Nothing But Greed – Gas Prices Rise

In Family, The Pastor's Blog on May 18, 2009 at 10:43 AM

As I’ve said on numerous occasions, one of the most horrible parts of this society is its open display of a five-letter word called greed. It is on display everywhere you look, and it affects everyone. The ones who perpetuate this inglorious behavior seem to want more while those who suffer greed’s clutches want to do away with it.

Case in point is the current rise of gasoline prices. There is no end to the number of stories on the net and other media outlets covering the ever rising and inflated price of gasoline. The South Florida Business Journal writes about how, since May 1, gas prices have risen in Florida by twenty-five cents since the 1st of May. I don’t care what anyone says, that is just plain ridiculous.

The price of crude oil dropped 4% last week, so we should see prices going down instead of climbing, but that is not the case. If gas is going to go up, at least the oil companies and analysts should come up with better excuses than the ones they trot out to the public: summer grade, economic recovery is driving the price up or supply and demand.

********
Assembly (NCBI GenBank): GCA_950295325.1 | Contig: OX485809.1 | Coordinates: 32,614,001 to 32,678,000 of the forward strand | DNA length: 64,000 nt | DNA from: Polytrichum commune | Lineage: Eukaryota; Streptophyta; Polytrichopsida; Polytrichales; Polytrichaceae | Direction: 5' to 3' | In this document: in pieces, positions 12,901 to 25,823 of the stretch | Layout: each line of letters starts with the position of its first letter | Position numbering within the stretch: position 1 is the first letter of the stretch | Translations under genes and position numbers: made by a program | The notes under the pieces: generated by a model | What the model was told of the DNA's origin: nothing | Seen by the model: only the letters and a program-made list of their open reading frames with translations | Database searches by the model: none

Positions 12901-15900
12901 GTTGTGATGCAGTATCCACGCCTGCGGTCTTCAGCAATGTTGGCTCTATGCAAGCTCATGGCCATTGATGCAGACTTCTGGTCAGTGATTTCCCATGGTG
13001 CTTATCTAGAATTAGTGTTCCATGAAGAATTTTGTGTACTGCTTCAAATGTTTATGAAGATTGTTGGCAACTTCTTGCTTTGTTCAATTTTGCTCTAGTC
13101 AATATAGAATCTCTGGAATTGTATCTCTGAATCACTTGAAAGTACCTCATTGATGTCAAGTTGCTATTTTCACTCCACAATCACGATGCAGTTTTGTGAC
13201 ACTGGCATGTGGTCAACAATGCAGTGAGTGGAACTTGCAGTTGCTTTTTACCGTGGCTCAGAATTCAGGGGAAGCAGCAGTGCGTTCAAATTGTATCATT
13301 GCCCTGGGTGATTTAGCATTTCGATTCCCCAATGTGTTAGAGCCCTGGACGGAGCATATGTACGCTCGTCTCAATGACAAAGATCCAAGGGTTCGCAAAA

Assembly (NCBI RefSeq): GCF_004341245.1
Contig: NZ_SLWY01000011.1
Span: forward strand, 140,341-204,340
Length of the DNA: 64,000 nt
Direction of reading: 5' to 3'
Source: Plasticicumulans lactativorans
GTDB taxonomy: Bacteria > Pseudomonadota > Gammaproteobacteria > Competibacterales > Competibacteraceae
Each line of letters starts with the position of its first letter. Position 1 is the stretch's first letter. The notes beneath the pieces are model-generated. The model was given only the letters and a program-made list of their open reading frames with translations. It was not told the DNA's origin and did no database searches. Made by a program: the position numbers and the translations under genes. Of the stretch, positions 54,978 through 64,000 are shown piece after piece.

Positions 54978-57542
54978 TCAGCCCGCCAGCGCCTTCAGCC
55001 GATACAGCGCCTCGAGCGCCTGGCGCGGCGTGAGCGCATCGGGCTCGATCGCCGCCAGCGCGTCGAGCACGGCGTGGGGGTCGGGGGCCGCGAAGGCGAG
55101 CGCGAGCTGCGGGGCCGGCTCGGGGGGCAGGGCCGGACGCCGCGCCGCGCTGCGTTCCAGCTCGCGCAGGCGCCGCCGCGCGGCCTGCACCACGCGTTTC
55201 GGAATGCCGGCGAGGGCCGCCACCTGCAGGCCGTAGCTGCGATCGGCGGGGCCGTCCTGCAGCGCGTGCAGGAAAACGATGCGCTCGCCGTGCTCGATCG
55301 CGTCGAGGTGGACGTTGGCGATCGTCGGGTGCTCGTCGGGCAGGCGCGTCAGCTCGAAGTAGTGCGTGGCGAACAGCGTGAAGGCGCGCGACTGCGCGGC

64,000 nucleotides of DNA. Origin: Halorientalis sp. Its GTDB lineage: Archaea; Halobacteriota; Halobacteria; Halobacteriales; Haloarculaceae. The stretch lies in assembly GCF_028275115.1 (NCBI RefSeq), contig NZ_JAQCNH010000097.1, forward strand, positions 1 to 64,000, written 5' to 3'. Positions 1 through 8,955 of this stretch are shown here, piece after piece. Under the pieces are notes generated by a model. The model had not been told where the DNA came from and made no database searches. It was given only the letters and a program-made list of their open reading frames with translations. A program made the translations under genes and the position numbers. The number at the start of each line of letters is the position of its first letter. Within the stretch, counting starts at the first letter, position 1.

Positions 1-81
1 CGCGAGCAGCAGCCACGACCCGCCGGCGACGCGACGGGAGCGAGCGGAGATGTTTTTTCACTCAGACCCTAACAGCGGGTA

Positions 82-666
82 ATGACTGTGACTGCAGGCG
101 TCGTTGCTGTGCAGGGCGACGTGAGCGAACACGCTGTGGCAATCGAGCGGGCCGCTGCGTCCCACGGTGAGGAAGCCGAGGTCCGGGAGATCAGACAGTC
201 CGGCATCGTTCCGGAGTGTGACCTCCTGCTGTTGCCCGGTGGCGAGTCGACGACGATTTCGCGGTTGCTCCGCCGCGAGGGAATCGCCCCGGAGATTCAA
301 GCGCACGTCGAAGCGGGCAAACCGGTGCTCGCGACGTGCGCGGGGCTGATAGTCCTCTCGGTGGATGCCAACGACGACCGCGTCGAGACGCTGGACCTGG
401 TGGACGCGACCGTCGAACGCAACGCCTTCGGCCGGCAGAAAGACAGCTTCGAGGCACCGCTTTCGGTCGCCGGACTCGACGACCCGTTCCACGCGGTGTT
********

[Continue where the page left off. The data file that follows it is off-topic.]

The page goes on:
We’ve got plenty of oil in this country, enough to last many, many years. The Democratic party has fought for years against building new refineries and digging in areas where oil is plentiful. When will the American people wake up and fire those who oppose cheaper oil and gasoline prices? Can you imagine the audacity of some in the government who wish to add even more taxes to the already overpriced cost of a gallon of gas?

In my humble opinion, gas should not be more than $1.00 – $1.50 per gallon. That’s plenty. Gasoline prices rise because those who control it are greedy and have little or no regard for consumers. Greed is a blight on this country and has ruined the lives of many people. Some people can’t seem to be satisfied with what they’ve got and have to constantly push for more. Their appetites simply cannot be controlled.

Two scriptures come to mind, and I would like to share them with you:

Proverbs 1:19 (ESV)
Such are the ways of everyone who is greedy for unjust gain;
it takes away the life of its possessors.